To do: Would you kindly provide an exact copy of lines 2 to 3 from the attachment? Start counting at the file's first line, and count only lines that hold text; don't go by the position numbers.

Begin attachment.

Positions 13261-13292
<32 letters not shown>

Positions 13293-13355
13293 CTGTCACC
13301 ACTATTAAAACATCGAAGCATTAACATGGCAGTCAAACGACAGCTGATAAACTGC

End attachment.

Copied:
<32 letters not shown>

Positions 13293-13355